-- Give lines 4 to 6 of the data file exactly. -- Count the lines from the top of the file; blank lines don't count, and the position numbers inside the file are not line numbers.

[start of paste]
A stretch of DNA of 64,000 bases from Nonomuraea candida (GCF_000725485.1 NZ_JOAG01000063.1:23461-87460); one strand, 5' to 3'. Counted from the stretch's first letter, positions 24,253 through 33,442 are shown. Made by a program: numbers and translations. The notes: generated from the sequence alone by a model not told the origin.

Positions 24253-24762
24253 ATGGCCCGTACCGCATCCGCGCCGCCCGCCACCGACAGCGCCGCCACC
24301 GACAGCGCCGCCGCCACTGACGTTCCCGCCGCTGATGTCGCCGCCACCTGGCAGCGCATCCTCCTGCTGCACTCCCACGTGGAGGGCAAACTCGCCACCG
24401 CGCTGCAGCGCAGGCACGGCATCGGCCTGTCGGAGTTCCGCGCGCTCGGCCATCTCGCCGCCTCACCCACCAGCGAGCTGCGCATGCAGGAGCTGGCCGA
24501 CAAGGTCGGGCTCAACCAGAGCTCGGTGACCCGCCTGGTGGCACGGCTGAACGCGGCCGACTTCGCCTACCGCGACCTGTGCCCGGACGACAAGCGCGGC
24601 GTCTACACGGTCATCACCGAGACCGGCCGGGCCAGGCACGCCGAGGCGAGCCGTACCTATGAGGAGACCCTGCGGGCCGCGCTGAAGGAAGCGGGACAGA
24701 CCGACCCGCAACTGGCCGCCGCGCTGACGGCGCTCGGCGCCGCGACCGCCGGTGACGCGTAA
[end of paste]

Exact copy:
24301 GACAGCGCCGCCGCCACTGACGTTCCCGCCGCTGATGTCGCCGCCACCTGGCAGCGCATCCTCCTGCTGCACTCCCACGTGGAGGGCAAACTCGCCACCG
24401 CGCTGCAGCGCAGGCACGGCATCGGCCTGTCGGAGTTCCGCGCGCTCGGCCATCTCGCCGCCTCACCCACCAGCGAGCTGCGCATGCAGGAGCTGGCCGA
24501 CAAGGTCGGGCTCAACCAGAGCTCGGTGACCCGCCTGGTGGCACGGCTGAACGCGGCCGACTTCGCCTACCGCGACCTGTGCCCGGACGACAAGCGCGGC